Tony Danza JohnnyAutoParts's Avatar
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    Originally posted by DaCypher
    First of all, I think I need to address the post about heavy squats being more difficult than 20 rep squats. 20 rep squats are done by taking the weight you can normally only do 10 reps at and do 20. To get the extra 10 reps you need to pause after each rep beyond 10 and take a few breaths. This type of squatting is also called 20 breathing reps. If you have ever tried this you will know that it is much more difficult than doing a heavy set of maybe 6-8 regular reps (if done properly).


    Hmmmmm I was unaware of this....I was under the impression that when you do heavy squatting, you choose a weight that you can do 8-10 reps while reaching failure. Squats are the primary mass building exercise...unless you have a light weight, or are using the Smith Machine I can't see these 20 reps being too pretty or safe for that matter. But if these are how you do them, i will not argue that they are easier by any means!

  14. #14
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    I think that higher reps can be very effective in compound movements, when the stress can't be focused on a single muscle group. Comparing 20 rep squats to 20 rep curls is not a good comparison.

    Do 10 strict heavy curls and your bis will be very fatigued because the brunt of the stress is on one muscle group. Do 10 squats, and you will be tired but no one muscle group will be very fatigued. If I increase the squat reps to 20(which I seldomly do) I can really notice the fatigue in the muscle groups more, as if I had been doing isolation work for those muscle groups.

    It's not scientific, but that's what I get out of increasing reps in compound movements. For deadlifts and squats, I prefer doing 10-15 reps per set. For all other isolation or "less compound" movements, I prefer a lower rep range - usually 6-12 reps
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    Baby Seal Clubber ElPietro's Avatar
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    20 rep deadlifts? I might as well stick my fingers down my throat cuz I'd puke before I reached it.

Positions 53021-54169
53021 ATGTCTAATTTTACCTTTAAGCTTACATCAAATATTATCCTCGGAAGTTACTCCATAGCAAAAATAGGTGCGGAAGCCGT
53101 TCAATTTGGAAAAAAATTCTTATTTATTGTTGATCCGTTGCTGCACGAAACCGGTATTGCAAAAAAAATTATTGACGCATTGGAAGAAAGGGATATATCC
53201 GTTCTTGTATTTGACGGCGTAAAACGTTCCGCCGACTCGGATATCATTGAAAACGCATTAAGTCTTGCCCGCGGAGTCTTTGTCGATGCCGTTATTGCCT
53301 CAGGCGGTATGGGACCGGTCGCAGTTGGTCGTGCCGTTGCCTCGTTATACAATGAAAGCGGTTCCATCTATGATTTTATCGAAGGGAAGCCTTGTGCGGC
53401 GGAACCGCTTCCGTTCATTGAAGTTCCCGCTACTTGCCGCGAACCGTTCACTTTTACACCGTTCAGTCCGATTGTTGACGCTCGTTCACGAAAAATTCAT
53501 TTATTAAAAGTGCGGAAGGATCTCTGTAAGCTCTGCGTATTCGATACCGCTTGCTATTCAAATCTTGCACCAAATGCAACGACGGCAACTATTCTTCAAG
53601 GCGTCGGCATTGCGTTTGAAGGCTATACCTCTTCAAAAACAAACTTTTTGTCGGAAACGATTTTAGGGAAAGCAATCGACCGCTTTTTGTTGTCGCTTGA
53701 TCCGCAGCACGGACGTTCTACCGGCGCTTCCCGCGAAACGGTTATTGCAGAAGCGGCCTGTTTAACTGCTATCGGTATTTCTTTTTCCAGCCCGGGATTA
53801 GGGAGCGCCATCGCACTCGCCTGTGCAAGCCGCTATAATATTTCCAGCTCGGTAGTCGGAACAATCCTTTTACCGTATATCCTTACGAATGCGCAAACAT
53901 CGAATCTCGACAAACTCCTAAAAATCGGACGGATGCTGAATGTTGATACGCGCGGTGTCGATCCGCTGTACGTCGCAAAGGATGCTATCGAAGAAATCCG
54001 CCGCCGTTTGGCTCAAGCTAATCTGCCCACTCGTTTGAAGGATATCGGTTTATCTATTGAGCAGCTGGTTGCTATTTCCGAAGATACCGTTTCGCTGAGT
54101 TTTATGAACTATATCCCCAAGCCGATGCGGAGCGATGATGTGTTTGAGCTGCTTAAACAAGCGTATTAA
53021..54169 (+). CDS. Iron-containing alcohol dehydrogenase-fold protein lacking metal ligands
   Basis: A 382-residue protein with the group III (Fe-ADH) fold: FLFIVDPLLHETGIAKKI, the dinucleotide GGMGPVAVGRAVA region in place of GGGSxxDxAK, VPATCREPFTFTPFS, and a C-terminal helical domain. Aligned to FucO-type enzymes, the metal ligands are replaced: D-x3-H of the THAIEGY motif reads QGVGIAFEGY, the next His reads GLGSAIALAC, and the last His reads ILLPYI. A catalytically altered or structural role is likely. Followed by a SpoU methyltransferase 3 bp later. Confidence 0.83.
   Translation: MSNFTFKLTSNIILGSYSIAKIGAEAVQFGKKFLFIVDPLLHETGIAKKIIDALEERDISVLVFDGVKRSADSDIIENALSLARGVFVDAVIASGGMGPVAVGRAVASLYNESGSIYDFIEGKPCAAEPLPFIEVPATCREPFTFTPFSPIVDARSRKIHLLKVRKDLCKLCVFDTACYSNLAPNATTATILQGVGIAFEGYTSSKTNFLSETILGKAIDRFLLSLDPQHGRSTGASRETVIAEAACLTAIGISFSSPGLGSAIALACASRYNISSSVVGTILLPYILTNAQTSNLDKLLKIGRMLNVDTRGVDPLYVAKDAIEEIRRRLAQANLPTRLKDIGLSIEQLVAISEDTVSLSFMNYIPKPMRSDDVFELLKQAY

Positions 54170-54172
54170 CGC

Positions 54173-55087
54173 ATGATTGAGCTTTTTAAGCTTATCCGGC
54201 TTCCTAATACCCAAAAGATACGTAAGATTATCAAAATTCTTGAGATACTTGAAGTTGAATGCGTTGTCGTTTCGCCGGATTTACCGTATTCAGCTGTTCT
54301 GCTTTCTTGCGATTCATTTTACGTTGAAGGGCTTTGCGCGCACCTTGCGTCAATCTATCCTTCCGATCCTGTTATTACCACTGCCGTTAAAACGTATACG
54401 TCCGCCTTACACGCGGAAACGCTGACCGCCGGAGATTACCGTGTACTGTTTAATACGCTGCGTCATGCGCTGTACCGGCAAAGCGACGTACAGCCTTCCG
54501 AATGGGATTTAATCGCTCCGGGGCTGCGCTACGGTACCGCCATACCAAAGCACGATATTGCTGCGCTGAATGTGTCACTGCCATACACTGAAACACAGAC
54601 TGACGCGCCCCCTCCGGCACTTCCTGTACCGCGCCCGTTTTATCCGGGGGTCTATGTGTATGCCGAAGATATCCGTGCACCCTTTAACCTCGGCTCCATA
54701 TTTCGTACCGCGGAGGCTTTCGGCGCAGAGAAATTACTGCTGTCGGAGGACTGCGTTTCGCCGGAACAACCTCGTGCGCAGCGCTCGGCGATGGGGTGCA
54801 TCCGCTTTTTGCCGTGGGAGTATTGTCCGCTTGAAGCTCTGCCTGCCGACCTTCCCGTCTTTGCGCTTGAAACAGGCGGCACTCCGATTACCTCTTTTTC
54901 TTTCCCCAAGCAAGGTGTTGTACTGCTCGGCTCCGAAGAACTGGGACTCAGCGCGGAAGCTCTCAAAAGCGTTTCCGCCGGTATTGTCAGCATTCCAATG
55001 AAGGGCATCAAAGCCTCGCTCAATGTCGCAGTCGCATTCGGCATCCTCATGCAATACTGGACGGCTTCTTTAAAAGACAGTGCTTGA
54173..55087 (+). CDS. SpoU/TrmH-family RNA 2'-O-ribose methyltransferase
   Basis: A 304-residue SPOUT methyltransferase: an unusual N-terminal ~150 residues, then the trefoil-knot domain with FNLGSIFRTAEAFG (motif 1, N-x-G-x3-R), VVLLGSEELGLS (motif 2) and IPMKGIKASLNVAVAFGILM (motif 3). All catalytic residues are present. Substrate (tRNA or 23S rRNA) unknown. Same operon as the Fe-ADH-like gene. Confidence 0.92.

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    Proud Father Maki Riddington's Avatar
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    Originally posted by ElPietro
    20 rep deadlifts? I might as well stick my fingers down my throat cuz I'd puke before I reached it.

    *** Lets just say I wasn't feeling too great afterwards.
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    So I find this law at work: When I want to do good, evil is right there with me. For in my inner being I delight in God's law; but I see another law at work in the members of my body, waging war against the law of my mind and making me a prisoner of the law of sin at work within my members. What a wretched man I am! Who will rescue me from this body of death? Thanks be to God--through Jesus Christ our Lord!"
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    Baby Seal Clubber ElPietro's Avatar
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    Haha...yeah, and now that I think of it...my shoulders would have been pulled out of their sockets anyway...so I wouldn't be able to get my fingers up to my throat. I think I'll stick to the lower rep ranges for now...
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  18. #18
    Administrator chris mason's Avatar
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    Originally posted by DaCypher


    I definetly agree with you on all of that. About the joint problems issue... I know a physical therapist that strongly advises against doing SuperSlow training (basically doing very low reps, but high tempo, like 10 seconds positive, 10 seconds negative) because of its supposed long term effects on your joints. Whether or not this applies at all to 20 rep squatting is beyond me, but I thought I'd throw it out there...


    Now that one is definitely a crock. The therapist has absolutely no clue. Performing super slow reps places the least stress possible on the joints involved (during training with weights). It reduces the force involved in a movement to the bare minimum. Super slow training can actually help in the rehabilitation of joints. In this case, I am speaking from direct personal experience. I have injured both of my knees over the years and never had correctional surgery. As a result, I have rather nasty arthritis/tedonitis in both knees. When I performed super slow squats for a period of years , I was able to train my legs without overly stressing my knees. When I have switched to standard cadence squats, my knees being to flare up almost immediately.

  19. #19
    Bring it. DaCypher's Avatar
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    Originally posted by chris mason